Heading off on vacation? Get #BreachReady before you go

The EU GDPR (General Data Protection Regulation) is in full swing and there has already been a rise in reported data breaches, with the number of leaked records amounting to 145,942,680 in June compared to 17,273,571 in May. So, what does this mean for organizations that have already suffered a data breach?

A data breach could damage your reputation and you may face hefty regulatory fines.

Don’t allow your organization to fall victim to a cyber attack. Vacation season is well under way, so be sure to apply your SPF (security protection factor) and get yourself and your team #BreachReady!

High-profile data breaches such as Yale University and Facebook are reminders that the globalized world we enjoy gives cyber criminals the opportunity to hone their skills for more sophisticated hacking and phishing attacks.

Having a data breach contingency plan is essential in preparing for a cyber attack, should the worst-case scenario happen.

The GDPR, NYDFS Cybersecurity Requirements, and DFARS (Defense Federal Acquisition Regulation Supplement) require data breaches to be reported to the supervisory authority within 72 hours of discovery. Let’s say the GDPR applies to you…

What can you do to prepare?

As well as helping to reduce risk, undertaking these steps will help you understand your state of readiness to respond to an incident. It is important to shift your thinking – data protection and cybersecurity are no longer just IT issues. They are business issues that can derail an organization.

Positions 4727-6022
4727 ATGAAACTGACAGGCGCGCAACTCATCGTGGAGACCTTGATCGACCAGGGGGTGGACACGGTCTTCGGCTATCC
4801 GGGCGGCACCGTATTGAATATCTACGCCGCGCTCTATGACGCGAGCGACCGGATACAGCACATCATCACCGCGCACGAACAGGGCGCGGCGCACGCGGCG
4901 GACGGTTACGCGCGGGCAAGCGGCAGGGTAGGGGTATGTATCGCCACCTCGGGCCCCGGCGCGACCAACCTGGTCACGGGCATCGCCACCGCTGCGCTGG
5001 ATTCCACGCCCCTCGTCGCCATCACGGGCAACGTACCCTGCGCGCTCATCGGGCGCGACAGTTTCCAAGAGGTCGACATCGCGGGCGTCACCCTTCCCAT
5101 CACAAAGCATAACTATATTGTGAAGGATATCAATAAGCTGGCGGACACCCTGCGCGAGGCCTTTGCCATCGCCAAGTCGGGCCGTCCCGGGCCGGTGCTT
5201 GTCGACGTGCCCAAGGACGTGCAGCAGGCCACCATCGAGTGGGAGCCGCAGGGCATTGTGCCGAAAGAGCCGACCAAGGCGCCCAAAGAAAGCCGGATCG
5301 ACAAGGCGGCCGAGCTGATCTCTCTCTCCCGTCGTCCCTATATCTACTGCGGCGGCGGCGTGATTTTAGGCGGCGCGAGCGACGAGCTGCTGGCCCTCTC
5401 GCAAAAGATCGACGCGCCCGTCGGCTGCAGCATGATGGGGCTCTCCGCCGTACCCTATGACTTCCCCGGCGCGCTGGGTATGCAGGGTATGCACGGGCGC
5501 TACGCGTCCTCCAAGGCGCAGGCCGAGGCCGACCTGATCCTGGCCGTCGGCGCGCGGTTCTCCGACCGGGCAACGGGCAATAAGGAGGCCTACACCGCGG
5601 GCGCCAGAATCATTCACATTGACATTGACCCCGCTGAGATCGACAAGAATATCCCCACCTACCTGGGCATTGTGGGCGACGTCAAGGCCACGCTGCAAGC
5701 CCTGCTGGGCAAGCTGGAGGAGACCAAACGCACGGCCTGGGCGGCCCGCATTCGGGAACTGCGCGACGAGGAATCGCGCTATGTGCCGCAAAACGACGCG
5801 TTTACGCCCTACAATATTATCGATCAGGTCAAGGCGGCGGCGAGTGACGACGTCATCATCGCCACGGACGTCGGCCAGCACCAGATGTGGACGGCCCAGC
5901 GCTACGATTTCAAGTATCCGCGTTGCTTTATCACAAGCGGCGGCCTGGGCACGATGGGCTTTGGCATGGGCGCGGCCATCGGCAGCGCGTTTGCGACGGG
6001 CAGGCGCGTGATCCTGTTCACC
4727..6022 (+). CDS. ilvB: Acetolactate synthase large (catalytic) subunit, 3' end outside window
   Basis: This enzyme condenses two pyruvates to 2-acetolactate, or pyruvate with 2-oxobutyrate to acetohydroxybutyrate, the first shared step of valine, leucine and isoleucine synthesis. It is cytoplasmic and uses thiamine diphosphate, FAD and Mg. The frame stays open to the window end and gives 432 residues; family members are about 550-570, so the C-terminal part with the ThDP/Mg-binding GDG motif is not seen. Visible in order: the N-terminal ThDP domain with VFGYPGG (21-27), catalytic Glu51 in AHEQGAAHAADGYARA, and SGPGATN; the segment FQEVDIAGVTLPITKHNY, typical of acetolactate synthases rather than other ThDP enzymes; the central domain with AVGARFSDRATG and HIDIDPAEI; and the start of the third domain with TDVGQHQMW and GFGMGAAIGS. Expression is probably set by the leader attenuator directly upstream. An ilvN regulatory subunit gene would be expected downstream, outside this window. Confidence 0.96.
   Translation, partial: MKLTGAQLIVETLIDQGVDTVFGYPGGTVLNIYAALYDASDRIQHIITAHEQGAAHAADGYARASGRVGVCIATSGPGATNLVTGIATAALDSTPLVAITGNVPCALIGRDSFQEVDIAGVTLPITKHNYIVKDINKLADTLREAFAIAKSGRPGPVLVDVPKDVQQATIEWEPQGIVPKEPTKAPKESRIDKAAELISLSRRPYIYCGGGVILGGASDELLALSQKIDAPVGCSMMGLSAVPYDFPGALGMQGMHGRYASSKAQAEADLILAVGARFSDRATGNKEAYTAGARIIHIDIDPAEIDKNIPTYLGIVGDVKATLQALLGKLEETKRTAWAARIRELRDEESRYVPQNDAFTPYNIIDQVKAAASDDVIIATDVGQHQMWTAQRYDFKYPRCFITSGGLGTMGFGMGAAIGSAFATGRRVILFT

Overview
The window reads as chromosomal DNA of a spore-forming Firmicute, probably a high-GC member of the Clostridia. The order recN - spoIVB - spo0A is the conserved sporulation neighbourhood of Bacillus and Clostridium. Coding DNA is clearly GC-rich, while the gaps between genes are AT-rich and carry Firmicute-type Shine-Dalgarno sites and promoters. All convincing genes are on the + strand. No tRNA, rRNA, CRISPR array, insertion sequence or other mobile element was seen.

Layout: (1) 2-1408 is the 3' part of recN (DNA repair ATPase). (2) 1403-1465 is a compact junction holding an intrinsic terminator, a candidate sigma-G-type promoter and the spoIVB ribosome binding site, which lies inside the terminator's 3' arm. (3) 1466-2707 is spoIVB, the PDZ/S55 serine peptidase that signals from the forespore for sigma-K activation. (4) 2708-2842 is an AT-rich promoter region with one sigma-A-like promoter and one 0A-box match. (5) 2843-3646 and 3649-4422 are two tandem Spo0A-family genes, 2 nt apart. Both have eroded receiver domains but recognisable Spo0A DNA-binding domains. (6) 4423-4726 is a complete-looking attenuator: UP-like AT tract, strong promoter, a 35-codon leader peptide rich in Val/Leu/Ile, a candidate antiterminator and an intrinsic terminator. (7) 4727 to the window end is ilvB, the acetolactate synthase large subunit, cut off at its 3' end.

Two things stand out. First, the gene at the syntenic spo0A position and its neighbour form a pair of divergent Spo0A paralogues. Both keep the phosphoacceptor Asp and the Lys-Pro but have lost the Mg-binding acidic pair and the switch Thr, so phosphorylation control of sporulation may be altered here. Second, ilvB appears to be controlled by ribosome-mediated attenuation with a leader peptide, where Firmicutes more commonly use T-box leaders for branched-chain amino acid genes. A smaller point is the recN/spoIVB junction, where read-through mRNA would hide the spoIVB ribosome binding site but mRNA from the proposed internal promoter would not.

What must you report if you suffer a data breach?

Under the GDPR, organizations from all over the world that fall within scope must designate a representative in the EU. If your organization is registered in the UK, your supervisory authority is the ICO. To report a breach, you can either call the ICO’s helpline or fill out an online form.

When reporting a breach, you should include:

  • As much detail as possible about what happened, what went wrong, and how it happened
  • An assessment of the data affected, including the categories of personal data and the number of records concerned
  • A description of the possible impact on data subjects
  • A report of staff training. Specifically, has the staff member involved in the breach received data protection training in the past two years?
  • A description of the actions you have taken or propose to take
  • A report of any oversights by the DPO (data protection officer), or the senior person responsible for data protection in your organization

This level of reporting, within the 72-hour timeframe, will be easier to create if your organization is GDPR compliant.

However, if you’re not yet GDPR compliant, now is the time to start getting #BreachReady!

Visit our data breach reporting page to understand more about what you need to do. If you still have any questions, contact our team for friendly, expert advice.


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